Villa Sandi Contemporary Wine List Award
The Villa Sandi Contemporary Wine List Award is the prize we reserve for the most current, brilliant and user-friendly wine lists in our Top Italian Restaurants guide, dedicated to the best of Italian dining in the world. While waiting to resume awarding venues around the world, we're offering an educational journey through the multi-colour 'Jurassic Park' that is Italian viticulture. We're proposing a series of themes, with practical advice and suggestions, published every two weeks on our international website www.gamberorossointernational.com
Let's start from the wine list. What constitutes a winning wine list today? What is changing? Certainly, an encyclopedic wine list is no longer necessary, but a reasoned selection, overcoming the widely consolidated rule that markups serve to cover many other of the venue's cost items. Meanwhile, the menu must have a philosophy in contact with the cuisine and the soul of the place. The wine list has two main contacts with which it must know how to communicate: the kitchen and customers' pockets.
How to build a wine list
Thus we have identified 5 main directives to properly evaluate a wine list. Let's see them, point by point.
First of all, a wine list must possess identity, character, its own connotation. It must absorb and bring back flavours, research and passion of those who drafted it. A wine list with a couple of clearly identifiable strengths is appreciable, whether they are bubbles from beyond the Alps or Italy, a crush on Ligurian whites or an obsession with nebbiolo. Regional lists can also be outdated, considering how oftentimes a number of references are not functional to the project but seem rather included just to have them and tick certain boxes. Like that friend who gets called at the last minute for the buddy soccer game just to have enough players on each team. New filters can reorder the wine list by style, variety, occasion, and so on. Let's remember: a wine list has character if it can stay alive, staying up to date with healthy turnover and brave choices.
A wine list can furthermore exude character and identity but if it doesn't have organic coherence it becomes a useless, expensive object. To be available for consultation and immediate reading, it must respect an internal order, starting with the mandatory presence of the following fields, preferably in the following order: denomination, name of the wine, vintage, winery. Structural coherence also means homogeneous markups in each wine type.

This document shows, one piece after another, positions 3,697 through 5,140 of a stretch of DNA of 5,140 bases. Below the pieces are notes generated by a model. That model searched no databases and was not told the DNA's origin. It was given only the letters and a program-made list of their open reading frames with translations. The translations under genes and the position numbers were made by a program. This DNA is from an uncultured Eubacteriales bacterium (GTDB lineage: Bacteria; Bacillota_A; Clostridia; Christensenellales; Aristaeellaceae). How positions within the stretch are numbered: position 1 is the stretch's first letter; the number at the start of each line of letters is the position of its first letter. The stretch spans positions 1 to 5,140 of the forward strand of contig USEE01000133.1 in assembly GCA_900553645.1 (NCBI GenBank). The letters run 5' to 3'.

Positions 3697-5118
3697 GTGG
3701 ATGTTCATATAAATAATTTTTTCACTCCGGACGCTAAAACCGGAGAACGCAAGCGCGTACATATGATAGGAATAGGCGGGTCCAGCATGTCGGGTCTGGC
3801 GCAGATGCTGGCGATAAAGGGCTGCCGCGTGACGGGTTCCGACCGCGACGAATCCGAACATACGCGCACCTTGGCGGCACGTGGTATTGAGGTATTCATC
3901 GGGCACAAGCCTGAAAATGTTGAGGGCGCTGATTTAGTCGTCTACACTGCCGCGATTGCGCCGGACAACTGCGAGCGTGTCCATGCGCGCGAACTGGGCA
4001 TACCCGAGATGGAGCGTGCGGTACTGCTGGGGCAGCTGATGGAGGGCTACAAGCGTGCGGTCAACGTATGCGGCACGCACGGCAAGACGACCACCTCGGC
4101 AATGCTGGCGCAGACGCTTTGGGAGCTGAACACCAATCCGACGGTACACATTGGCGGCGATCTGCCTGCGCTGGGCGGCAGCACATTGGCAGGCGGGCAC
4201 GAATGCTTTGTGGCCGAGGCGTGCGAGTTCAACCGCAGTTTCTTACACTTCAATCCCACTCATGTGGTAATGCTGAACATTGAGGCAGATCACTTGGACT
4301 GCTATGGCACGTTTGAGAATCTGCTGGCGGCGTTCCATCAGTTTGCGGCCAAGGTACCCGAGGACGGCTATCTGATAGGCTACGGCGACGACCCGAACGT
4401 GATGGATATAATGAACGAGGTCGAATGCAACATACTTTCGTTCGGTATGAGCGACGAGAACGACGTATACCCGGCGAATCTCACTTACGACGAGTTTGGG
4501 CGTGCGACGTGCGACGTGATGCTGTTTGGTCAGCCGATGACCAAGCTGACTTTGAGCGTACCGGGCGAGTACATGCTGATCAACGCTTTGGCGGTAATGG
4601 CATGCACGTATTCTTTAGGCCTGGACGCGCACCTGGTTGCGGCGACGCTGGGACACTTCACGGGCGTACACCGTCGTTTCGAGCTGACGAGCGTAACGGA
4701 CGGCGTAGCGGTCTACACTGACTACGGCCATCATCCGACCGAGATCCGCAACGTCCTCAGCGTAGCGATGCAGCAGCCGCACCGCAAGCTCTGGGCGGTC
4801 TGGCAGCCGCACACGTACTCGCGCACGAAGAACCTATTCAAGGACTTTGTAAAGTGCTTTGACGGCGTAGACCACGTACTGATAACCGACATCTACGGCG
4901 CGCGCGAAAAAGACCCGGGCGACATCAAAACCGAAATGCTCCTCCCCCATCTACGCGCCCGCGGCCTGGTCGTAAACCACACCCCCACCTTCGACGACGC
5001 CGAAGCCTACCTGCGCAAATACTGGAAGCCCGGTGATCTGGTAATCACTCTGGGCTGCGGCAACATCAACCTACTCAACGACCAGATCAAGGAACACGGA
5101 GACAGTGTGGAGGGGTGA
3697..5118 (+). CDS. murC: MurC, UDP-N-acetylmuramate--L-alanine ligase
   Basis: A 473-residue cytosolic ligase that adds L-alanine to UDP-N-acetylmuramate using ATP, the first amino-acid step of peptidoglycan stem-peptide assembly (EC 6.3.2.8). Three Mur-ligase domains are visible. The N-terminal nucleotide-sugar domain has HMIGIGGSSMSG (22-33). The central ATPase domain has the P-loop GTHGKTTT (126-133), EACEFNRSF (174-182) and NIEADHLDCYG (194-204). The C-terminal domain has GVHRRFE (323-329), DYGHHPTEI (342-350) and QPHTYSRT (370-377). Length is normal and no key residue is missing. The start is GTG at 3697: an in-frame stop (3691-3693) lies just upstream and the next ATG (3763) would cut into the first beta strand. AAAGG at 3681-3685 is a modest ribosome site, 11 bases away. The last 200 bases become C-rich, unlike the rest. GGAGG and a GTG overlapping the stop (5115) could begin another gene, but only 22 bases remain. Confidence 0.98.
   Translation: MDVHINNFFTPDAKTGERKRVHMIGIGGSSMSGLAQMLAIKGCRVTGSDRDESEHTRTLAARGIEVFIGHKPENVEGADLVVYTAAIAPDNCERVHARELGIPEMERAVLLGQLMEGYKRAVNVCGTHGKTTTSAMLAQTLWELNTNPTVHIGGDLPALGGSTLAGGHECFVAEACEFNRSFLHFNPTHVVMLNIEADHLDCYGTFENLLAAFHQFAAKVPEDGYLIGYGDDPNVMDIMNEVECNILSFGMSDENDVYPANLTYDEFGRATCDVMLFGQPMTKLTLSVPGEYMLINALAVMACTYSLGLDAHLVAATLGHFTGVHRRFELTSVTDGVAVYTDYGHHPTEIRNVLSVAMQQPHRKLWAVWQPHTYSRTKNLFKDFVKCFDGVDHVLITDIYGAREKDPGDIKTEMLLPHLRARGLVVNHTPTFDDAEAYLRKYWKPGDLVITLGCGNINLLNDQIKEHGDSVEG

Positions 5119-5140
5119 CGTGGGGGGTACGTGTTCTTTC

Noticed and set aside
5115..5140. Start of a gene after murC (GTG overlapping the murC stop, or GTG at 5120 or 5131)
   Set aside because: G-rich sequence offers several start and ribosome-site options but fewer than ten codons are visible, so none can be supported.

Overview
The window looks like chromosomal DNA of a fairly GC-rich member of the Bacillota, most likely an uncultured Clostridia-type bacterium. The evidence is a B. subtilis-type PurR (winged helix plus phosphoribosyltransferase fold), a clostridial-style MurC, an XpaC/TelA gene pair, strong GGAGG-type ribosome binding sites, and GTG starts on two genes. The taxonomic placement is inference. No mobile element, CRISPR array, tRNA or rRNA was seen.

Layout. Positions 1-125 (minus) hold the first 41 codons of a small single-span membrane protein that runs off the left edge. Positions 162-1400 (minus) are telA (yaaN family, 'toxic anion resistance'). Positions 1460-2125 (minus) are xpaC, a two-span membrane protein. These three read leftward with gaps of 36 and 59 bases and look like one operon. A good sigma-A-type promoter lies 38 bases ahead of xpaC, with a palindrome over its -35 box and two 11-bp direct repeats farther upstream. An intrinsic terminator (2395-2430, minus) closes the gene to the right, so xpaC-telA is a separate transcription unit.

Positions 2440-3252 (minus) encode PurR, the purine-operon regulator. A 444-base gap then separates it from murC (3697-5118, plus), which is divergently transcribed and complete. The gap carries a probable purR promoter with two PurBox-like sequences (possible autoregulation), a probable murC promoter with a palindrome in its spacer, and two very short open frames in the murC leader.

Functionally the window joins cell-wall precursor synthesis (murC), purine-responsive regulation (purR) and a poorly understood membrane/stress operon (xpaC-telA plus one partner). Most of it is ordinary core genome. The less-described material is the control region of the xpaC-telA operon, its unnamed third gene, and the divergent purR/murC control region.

Ability to pair
It's important to have a strong link between the proposals of the kitchen, the choice of ingredients and the selection of labels: a territorial, artisanal reasoning, of taste assonance, of contrast, of balance, etc. Remembering that wine must be an ally of the dish, therefore we seek: drinkability, freshness, integrity, acidity. There are great wines - truth be told, in the past here at Gambero Rosso we've awarded far too many - that struggle at the table. A half-finished bottle is an insult against the sommelier, just like a dish sent back to the kitchen is for a chef. Therefore, it's important to focus on gastronomic wines par excellence, like refreshing bubbles but also sharp whites and light and pointy reds. Think of the lightness of Grignolino, the acid touch of a Barbera or a wildcard such as Cerasuolo or Frappato.
Surprise effect: playfulness
Something unpredictable, not necessarily a Biondi Santi Riserva 1955 or some other oenological monument. Equally surprising is a rare format on some niche wines, old vintages of wines usually consumed young but that are reliable (in regards to whites in Italy it's big game at big and low prices, think of Verdicchio or Fiano); or a 500-bottle rosé, some foreign gem to give international breath to the wine list. In short, include something that's not very accessible in ordinary life, something that creates expectation and narration. Perhaps enriching the wine list with a proposal of the day that sits outside the volume, designed precisely to pair with specials recited at the table.
A contemporary proposal by the glass
Offering wine by the glass is the best way to present oneself. A white, a red and a good bubble cannot be missing. The ten-course menus with ten wine pairings are ancient history, there is no need for an exaggerated wine list. On the contrary 3-5 wines chosen with intelligence will invite the customer to go further, who will eventually go on to ordering a bottle. These must be fresh, sharp, airy wines, capable of making customers hungry and stimulating the mouth at best. We close with the Coravin option, a diabolical tool that quintuples the surprise effect mentioned in point 4. For a restaurant with a deep wine cellar, Coravin offers something unique. You've been waiting for this dinner for months, and you're offered a 2001 Pergole Torte by the glass? Danger for the wallet!
by Lorenzo Ruggeri